While you don’t need an art school background to understand and appreciate good graphic design, becoming familiar with some basic design principles can pay big dividends if you’re thinking about hiring a graphic designer to work with your business or brand.
Do Your Homework
Start by spending some time looking at your competition’s logos, websites and business cards, and take notes about your reactions. You’ll quickly find that you have opinions about what you like and don’t like. Even reactions that seem vague to you (“I hate the color orange” or “I like XYZ’s logo”) can help a savvy graphic designer create a product you’ll love.
When it comes to graphic design, what’s left out is just as important as what’s put in. Good designs use white space — areas intentionally left blank — to balance out text and images. Your eyes need this uncluttered space to help you figure out what’s important and to guide you as you read a web page or brochure. Using white space effectively makes a design more attractive to the reader and easier to use.
Decide on Content
Just as you can’t write an article if you don’t know what you’re trying to say, you can’t select the perfect design if you haven’t thought about what you’re trying to communicate. What adjectives describe your business? What message should prospective clients or customers take from your logo or website? Jot down a few important ideas that you want to get across, and make a list of vital information that must be included in a design (your website URL and email address, for example, must appear on a business card, whereas a photograph of your office need not).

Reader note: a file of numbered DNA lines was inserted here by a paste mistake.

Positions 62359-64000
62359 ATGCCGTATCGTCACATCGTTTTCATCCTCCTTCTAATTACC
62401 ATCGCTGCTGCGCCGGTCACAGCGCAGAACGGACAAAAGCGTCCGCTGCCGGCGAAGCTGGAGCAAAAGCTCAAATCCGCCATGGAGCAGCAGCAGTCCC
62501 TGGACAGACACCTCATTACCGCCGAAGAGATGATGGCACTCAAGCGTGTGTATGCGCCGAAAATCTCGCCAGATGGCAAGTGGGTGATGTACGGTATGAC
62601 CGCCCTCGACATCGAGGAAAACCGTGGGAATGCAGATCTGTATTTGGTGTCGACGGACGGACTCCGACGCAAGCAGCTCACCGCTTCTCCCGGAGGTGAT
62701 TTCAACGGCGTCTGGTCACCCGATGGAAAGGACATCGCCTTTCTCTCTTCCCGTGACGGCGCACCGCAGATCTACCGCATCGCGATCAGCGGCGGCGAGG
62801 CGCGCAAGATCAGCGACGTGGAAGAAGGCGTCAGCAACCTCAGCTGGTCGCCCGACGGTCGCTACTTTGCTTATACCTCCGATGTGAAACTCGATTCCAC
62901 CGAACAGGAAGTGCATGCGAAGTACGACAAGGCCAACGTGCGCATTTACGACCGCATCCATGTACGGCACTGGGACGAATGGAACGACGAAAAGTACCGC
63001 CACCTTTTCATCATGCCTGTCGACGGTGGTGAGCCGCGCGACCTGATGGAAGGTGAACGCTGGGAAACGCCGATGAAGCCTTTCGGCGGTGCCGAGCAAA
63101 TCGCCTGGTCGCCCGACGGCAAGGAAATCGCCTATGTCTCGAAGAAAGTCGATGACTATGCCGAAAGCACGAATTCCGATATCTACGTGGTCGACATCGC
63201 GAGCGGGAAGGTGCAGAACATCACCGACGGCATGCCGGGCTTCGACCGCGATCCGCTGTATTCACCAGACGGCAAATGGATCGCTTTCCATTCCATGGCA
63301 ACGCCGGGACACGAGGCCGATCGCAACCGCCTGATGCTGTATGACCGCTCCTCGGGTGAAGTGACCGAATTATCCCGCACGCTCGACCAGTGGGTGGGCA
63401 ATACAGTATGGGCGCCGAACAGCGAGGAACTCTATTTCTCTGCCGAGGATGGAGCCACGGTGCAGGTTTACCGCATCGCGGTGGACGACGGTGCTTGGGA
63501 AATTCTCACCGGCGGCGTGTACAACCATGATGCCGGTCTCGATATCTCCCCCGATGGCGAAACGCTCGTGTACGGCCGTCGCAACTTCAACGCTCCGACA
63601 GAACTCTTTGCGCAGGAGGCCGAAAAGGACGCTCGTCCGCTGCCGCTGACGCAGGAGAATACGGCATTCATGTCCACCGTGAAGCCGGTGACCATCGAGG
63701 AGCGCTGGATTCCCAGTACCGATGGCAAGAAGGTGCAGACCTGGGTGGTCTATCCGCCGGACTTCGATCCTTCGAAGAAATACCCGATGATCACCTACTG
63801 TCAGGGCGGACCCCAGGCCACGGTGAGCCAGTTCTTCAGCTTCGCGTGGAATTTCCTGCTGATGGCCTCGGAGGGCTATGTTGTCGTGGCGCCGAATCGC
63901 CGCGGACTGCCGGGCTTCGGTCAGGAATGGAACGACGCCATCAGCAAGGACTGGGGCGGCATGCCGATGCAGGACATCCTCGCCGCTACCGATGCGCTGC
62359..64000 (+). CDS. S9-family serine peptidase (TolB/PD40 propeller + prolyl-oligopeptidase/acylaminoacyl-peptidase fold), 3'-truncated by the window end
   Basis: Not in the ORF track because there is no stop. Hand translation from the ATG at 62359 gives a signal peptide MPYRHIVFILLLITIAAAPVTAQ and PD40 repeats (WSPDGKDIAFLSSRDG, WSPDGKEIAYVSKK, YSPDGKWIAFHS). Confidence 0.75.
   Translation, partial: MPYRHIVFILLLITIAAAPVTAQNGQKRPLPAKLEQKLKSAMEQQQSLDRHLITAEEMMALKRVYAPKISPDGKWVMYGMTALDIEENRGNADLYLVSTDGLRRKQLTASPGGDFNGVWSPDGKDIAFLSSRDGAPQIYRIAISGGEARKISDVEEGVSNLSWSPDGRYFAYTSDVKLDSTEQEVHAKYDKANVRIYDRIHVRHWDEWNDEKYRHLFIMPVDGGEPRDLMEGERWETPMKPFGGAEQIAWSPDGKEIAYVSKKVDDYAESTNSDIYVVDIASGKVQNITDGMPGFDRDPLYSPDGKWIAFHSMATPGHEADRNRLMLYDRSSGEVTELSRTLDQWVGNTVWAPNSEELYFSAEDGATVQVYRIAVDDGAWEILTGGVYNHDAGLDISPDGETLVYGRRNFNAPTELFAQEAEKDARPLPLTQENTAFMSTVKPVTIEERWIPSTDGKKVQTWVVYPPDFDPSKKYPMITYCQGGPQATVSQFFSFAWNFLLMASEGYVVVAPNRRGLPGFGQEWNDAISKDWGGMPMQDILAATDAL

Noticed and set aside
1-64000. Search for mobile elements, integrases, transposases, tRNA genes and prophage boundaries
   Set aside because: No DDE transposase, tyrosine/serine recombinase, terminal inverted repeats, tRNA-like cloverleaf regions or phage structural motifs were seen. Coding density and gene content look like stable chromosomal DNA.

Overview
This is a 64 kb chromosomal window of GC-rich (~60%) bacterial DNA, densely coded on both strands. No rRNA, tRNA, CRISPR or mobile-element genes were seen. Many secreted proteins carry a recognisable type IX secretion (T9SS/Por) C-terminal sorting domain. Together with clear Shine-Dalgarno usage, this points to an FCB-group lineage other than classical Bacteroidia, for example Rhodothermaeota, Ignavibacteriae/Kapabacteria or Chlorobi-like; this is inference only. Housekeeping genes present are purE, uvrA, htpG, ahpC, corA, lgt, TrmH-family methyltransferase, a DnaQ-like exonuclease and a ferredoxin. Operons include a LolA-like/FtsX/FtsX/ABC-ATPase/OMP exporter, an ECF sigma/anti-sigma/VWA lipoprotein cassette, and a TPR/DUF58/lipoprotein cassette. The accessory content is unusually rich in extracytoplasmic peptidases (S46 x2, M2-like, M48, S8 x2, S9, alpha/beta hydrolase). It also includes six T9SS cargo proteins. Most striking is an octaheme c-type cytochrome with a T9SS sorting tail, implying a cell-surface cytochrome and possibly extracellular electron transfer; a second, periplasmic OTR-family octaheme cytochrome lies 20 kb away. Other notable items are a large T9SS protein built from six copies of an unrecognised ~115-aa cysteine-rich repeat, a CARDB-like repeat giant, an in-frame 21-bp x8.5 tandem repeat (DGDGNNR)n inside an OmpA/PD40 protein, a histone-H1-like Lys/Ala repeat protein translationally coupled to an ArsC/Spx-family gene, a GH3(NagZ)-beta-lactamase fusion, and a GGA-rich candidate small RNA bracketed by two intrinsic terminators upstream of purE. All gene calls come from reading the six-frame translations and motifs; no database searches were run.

It’s human nature to overdo things: too many words, too many images and too many colors. An experienced graphic designer can help you pare down your design, letting a clear and unified message shine through.
Focus on Fonts
The style of typeface used can make or break a design. Subtle differences, like a serif (the “feet” at the bottom of some letters) or the thickness of the strokes can play a surprisingly big role in a reader’s reaction to a font. Avoid cutesy styles (like Curlz), overused fonts (like Papyrus), and above all else, stay away from Comic Sans.
Color choice is more than just an aesthetic decision; colors often have symbolic meanings that can affect how a design is perceived. Warm colors, like red and yellow, are energetic and attract attention, while cool blues and lavenders are soothing. Specific colors often carry symbolism; green, for example, is associated with nature — a good choice for a landscaper or nursery. Pink is considered by many to be a feminine color, perhaps not the best choice if your customers are predominantly men. Give some thought to the colors you gravitate toward, and consider how they affect the overall look and meaning of a design.
Stay On Message
The best design is one that represents your brand or business most effectively. Blindly following fads or copying the look of other logos or websites won’t accomplish that. When evaluating a design, think about how each individual component –font, color, layout, and logo, to name a few– represents your business and what message each component sends. By keeping an eye on your goals, you’ll end up with a design that looks good and does the job for years to come.